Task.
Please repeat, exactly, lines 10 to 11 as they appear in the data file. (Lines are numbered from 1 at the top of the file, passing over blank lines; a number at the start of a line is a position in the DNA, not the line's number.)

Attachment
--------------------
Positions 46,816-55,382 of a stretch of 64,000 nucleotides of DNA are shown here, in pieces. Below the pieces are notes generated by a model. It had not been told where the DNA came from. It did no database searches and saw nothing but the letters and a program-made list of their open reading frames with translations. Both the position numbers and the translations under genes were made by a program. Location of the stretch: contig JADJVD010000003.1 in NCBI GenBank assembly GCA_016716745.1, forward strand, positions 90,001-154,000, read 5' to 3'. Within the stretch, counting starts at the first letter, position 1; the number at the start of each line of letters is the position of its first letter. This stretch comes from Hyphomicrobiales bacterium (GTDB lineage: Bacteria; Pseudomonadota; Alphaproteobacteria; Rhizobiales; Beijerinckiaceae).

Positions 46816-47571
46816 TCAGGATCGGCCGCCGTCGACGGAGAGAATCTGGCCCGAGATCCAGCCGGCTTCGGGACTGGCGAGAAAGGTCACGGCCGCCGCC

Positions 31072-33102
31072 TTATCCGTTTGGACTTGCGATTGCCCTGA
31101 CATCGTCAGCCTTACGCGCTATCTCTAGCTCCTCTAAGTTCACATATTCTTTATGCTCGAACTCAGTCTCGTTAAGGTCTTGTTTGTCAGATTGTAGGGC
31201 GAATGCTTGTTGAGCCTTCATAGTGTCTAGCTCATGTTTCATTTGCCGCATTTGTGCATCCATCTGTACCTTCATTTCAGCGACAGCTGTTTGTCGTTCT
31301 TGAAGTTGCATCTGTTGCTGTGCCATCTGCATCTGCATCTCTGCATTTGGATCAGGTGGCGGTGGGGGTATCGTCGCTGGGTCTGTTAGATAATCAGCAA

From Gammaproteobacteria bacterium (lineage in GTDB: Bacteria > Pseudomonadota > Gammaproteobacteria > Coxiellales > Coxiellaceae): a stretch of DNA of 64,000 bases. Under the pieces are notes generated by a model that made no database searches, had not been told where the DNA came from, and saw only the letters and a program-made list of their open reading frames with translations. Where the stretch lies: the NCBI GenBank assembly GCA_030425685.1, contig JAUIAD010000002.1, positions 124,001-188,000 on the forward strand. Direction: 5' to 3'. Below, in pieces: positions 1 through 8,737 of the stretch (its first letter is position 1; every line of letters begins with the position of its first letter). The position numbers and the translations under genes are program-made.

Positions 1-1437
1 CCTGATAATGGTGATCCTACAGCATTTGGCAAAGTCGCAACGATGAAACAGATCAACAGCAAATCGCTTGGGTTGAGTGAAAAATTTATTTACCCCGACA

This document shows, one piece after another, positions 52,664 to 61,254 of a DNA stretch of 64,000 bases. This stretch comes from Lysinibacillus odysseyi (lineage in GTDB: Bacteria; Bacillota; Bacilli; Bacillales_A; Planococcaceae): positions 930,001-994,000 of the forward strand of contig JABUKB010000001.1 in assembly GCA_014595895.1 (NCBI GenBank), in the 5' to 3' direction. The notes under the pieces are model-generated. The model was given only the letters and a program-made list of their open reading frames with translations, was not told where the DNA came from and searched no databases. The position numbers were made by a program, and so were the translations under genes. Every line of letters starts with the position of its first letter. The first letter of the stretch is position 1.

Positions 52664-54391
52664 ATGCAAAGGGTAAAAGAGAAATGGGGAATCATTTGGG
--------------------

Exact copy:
Positions 1-1437
1 CCTGATAATGGTGATCCTACAGCATTTGGCAAAGTCGCAACGATGAAACAGATCAACAGCAAATCGCTTGGGTTGAGTGAAAAATTTATTTACCCCGACA